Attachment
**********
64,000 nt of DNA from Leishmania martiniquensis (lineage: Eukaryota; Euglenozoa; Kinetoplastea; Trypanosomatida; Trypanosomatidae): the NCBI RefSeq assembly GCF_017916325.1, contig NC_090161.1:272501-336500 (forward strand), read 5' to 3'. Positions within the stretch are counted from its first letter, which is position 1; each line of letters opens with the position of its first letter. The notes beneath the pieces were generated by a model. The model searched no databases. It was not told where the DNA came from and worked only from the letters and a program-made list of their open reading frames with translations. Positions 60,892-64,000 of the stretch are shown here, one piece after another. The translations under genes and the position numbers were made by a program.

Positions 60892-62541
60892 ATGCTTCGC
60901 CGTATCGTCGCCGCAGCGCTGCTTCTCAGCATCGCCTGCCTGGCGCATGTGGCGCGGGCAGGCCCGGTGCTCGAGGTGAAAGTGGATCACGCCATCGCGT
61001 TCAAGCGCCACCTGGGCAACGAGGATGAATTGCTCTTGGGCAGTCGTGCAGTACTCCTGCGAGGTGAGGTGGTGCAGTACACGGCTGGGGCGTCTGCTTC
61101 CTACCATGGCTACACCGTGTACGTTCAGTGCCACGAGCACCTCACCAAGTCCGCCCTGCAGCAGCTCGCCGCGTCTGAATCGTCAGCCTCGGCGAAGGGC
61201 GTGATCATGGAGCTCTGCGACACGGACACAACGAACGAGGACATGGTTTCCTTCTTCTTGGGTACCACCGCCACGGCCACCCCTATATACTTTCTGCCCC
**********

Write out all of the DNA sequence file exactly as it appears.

64,000 nt of DNA from Leishmania martiniquensis (lineage: Eukaryota; Euglenozoa; Kinetoplastea; Trypanosomatida; Trypanosomatidae): the NCBI RefSeq assembly GCF_017916325.1, contig NC_090161.1:272501-336500 (forward strand), read 5' to 3'. Positions within the stretch are counted from its first letter, which is position 1; each line of letters opens with the position of its first letter. The notes beneath the pieces were generated by a model. The model searched no databases. It was not told where the DNA came from and worked only from the letters and a program-made list of their open reading frames with translations. Positions 60,892-64,000 of the stretch are shown here, one piece after another. The translations under genes and the position numbers were made by a program.

Positions 60892-62541
60892 ATGCTTCGC
60901 CGTATCGTCGCCGCAGCGCTGCTTCTCAGCATCGCCTGCCTGGCGCATGTGGCGCGGGCAGGCCCGGTGCTCGAGGTGAAAGTGGATCACGCCATCGCGT
61001 TCAAGCGCCACCTGGGCAACGAGGATGAATTGCTCTTGGGCAGTCGTGCAGTACTCCTGCGAGGTGAGGTGGTGCAGTACACGGCTGGGGCGTCTGCTTC
61101 CTACCATGGCTACACCGTGTACGTTCAGTGCCACGAGCACCTCACCAAGTCCGCCCTGCAGCAGCTCGCCGCGTCTGAATCGTCAGCCTCGGCGAAGGGC
61201 GTGATCATGGAGCTCTGCGACACGGACACAACGAACGAGGACATGGTTTCCTTCTTCTTGGGTACCACCGCCACGGCCACCCCTATATACTTTCTGCCCC